Electronic Focusing Eyeglasses

 Mitsui Chemical Corp., under license from e-Vision, is commercializing electronic eyeglasses using e-Vision’s non-tunable, diffractive lens technology, which typically allows only for an on-off approach to seeing near and far. In the next generation, product currently under development, the voltage profile of the electronically-focusing eyeglasses will be determined by the patient’s prescription and different presets can be programmed, with three or four easily-accessible default settings. There are different ways the lenses can be adjusted. Changes to the voltage profile can be made remotely, for example from an app on a smartphone.  Another option is to have the electronics in the frame of the glasses, so that a tap on the frame causes the adjustment.  More desirable is to have the electronics in the lens, so they work with any frame.  Anatomical methods are also being explored, which will eliminate the need to use your hands to adjust the focus.

E-Phoropter “VisionFit™”

Using e-Vision’s licensed technology, Italian manufacturer, Adaptica S.r.l. has developed the VisionFit™ electronic phoropter which received CE Mark in 2015 and is available for sale in Europe.  This wearable and mobile system enables the eye examination to take place more comfortably while also increasing the patient’s peripheral vision.  Its compact size requires less office space and reduces examination time. VisionFit offers the same standards of speed, fluidity and symmetry of digital phoropters with adjustable step resolution down to 0.05 D (spherical lens). 

Head Mounted Displays
With current technology, content seen in these displays goes in and out of focus when moving from near to distant objects and vice versa. E-Vision can develop light, small, solid state, low power consuming optics that will keep the content of head mounted displays in focus when the user focuses on near and distant objects. An anatomical method of adjusting voltage could be most beneficial here, to allow hands-free adjustment of the focus.  For example, soldiers will not have to take their hands off weapons to make manual adjustments or wait for the head mounted displays to catch up with rapid eye movements which can be quite responsive for young soldiers whose eyes accommodate quickly.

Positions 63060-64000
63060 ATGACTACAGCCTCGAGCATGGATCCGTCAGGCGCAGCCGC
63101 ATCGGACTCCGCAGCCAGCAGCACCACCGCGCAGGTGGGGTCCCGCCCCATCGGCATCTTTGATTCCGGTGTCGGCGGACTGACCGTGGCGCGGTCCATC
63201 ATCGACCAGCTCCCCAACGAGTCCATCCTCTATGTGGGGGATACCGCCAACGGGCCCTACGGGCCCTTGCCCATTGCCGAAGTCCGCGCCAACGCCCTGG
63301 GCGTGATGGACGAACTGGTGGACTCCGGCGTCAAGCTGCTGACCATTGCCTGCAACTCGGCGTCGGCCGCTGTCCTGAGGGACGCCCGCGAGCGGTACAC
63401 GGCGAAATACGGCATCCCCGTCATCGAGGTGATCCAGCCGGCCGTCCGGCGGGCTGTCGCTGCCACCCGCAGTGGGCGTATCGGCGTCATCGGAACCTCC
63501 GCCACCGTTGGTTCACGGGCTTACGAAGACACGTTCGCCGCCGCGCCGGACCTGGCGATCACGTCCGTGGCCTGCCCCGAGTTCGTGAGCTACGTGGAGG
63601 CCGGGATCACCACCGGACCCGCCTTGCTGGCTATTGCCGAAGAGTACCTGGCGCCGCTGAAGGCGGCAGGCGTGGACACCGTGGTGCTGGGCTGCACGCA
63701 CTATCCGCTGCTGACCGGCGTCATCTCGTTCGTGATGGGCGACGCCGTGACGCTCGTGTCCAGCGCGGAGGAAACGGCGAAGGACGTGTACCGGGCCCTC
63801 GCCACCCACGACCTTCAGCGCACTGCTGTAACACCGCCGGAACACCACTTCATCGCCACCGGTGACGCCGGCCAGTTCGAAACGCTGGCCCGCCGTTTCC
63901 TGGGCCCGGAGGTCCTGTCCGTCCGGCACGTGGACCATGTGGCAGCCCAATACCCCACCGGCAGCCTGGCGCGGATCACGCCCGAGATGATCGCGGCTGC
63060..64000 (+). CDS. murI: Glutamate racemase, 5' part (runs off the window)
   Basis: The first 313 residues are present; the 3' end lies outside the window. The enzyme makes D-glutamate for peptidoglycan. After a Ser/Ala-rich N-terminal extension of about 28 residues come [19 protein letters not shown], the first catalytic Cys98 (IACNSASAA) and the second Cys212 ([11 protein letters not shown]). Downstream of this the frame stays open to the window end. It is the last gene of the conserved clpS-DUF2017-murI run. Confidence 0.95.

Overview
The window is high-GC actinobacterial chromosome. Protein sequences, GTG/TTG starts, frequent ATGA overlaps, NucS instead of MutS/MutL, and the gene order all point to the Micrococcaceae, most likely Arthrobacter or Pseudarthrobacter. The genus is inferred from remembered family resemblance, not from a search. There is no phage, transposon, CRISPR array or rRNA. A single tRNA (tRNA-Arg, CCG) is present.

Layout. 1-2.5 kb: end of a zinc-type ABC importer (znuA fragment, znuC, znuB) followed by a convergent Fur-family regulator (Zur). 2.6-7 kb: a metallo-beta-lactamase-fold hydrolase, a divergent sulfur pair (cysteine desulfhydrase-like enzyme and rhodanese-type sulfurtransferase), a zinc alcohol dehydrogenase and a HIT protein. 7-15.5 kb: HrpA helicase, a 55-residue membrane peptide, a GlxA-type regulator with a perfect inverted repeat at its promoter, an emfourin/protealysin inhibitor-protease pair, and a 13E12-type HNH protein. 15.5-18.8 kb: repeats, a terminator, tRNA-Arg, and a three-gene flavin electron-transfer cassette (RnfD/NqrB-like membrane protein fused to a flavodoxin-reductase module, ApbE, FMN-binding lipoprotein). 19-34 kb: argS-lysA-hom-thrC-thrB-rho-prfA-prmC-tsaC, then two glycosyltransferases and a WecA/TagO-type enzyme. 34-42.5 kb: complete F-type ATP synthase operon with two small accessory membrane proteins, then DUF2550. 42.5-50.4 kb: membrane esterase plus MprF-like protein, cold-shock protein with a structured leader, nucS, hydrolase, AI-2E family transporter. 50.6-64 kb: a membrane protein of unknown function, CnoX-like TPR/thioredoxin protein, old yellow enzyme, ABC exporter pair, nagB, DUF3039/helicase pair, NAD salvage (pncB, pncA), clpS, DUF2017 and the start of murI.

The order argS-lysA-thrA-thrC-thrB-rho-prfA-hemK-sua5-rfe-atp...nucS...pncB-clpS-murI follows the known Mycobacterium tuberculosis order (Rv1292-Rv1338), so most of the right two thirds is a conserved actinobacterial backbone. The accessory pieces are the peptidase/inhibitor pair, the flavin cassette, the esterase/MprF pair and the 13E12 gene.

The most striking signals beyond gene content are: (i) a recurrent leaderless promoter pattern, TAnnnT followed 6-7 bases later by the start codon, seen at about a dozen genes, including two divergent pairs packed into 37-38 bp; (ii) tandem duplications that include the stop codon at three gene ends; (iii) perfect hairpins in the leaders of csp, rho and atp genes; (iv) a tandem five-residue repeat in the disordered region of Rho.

Electronic Contacts
E-Vision is developing a working prototype of an Electronic Contact Lens (ECL) that can be inserted in the eye, focused and powered wirelessly. The outer layers will be composed of appropriate polymers to allow for oxygen flow and will be invisible to the wearer.  The optical portion of the lens is 6 mm and is the thickness of a human hair. The wearer can adjust the focus of the lens through a range of up to four diopters. The four diopters are in addition to the fixed, base optical power established by the wearer’s prescription. Pre-set ranges for far, near and middle-vision can be set and even fine-tuned to the individual’s own needs. For the majority of the population, this will eliminate the need for current treatment options such as multi-focal lenses or mono-vision.  Additionally, the lenses can also be made to adjust tint, like sunglasses. Incredibly efficient, unlike early ECL prototypes, e-Vision’s ECL electrical power requirements are lower so they can hold a charge independent of frames or wearable charging stations. The ECL itself will carry its own charge so that usability will be consistent with standard specifications set by the lens manufacturer. Currently, charging will be included as part of the cleaning kit.  Future charging techniques being explored include battery, piezo electronics, anatomic charging, or inductive (wireless) charging.  If the ECL should lose power or experience a fault, it will simply return to its unaltered optical power with no risk to the wearer.